All that remains of the original image is a photo made in 1920. The picture confirms the description of the only written document that remains. The child is dressed in a simple tunic. In his left hand it holds a little world globe of crystal and his right hand is raised in blessing. The beautiful image is considered a marvel of Christian art and is most likely from the Seville school of art founded in the middle of the sixteenth century by Pedro Torrigiano.
In 1810, the little image was thrown away during one of the French raids. First, it was robbed of its rich clothing and expensive votive offerings, which were taken and sold. It was struck in the face with a bayonet and thrown down in the rocks around the castle where it lay hidden for two years. Fortunately, it was found by a pious woman, Mrs. Ana Jimenez-Orozco, who restored it. Once again the little image was venerated during the September fiestas for the rest of the nineteenth century and the first part of the twentieth.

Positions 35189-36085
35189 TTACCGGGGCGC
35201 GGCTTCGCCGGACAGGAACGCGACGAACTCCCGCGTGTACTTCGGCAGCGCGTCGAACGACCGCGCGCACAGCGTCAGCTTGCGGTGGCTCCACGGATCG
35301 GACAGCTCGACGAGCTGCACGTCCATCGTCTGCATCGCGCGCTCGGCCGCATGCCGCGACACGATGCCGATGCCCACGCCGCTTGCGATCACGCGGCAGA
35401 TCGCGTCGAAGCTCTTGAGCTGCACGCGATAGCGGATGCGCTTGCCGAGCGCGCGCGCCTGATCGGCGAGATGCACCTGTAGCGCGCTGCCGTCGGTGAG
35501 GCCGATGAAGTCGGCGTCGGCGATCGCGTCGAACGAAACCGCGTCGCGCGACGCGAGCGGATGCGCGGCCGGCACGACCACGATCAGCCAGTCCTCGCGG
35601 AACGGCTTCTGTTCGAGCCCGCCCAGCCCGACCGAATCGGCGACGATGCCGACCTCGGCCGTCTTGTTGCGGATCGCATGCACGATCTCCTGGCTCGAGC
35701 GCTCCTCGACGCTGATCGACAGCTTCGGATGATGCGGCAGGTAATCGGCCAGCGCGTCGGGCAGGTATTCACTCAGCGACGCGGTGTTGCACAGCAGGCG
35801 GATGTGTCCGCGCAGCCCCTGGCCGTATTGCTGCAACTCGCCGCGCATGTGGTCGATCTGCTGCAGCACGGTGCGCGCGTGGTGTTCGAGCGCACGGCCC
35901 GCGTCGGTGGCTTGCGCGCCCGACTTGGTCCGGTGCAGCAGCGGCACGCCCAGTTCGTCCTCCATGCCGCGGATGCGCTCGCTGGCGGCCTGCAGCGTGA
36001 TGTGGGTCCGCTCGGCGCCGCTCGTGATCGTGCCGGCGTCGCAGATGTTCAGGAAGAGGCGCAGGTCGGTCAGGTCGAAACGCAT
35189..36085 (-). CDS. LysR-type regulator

During the first days of the bloody Spanish Civil War, the image disappeared. Two stories of its fate are given. One holds that the statue was burned; the other says that a devotee of the Holy Child took it to safety. Some people still hope that one day the precious image will return.
In September 1937, the Brothers of St. John of God of Granada donated an image of the Holy Child to the parish of St. Sebastian. They had acquired the wooden statue in an antique shop in Granada. This image was used until the 1960s when the pastor, Father Juan Jiménez Higueras, obtained a new statue for the hermitage which is the one in use today.